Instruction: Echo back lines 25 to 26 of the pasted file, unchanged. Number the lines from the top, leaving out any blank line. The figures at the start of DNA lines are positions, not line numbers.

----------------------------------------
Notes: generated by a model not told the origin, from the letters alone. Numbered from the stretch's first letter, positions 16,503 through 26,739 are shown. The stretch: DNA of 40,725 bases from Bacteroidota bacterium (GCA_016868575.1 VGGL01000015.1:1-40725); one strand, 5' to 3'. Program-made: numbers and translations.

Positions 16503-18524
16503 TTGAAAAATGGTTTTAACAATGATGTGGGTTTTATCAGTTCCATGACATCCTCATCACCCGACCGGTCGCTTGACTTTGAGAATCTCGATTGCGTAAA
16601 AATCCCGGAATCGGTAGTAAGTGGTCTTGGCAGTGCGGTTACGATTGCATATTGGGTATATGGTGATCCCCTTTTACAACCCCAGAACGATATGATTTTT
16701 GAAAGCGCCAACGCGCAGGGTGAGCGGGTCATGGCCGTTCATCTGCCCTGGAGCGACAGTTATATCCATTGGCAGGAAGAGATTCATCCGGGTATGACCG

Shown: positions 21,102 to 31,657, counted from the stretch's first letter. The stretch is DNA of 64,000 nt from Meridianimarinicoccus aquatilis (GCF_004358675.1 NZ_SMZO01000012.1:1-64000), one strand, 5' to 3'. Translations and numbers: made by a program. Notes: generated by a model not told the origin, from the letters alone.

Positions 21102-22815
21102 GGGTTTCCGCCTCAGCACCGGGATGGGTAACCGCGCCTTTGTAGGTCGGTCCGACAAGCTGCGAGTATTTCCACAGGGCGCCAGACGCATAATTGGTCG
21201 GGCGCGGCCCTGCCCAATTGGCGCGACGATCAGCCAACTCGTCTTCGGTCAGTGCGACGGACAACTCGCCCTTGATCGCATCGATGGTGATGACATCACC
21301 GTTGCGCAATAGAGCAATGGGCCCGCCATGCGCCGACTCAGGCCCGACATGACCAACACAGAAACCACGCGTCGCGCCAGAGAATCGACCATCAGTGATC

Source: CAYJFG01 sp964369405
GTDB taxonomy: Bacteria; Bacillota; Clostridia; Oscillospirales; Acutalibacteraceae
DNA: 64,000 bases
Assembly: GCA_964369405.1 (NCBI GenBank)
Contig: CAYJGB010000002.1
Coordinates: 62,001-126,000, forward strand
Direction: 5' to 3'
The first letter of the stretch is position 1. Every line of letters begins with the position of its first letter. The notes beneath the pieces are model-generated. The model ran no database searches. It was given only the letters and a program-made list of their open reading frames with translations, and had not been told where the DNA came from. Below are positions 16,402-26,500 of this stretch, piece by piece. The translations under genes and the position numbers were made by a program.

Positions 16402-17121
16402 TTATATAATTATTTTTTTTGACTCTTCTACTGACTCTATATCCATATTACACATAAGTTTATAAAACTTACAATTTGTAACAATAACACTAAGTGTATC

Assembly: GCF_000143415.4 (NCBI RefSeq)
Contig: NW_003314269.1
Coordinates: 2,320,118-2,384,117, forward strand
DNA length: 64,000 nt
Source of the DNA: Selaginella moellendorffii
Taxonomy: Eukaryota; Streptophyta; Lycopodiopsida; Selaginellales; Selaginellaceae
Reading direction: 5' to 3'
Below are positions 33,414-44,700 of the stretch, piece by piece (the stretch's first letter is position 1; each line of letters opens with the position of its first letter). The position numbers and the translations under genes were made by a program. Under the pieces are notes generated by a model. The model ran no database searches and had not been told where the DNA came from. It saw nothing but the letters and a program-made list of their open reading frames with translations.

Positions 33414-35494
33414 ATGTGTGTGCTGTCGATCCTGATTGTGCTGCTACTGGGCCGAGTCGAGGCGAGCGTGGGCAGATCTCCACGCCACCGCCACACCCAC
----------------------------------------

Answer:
Source of the DNA: Selaginella moellendorffii
Taxonomy: Eukaryota; Streptophyta; Lycopodiopsida; Selaginellales; Selaginellaceae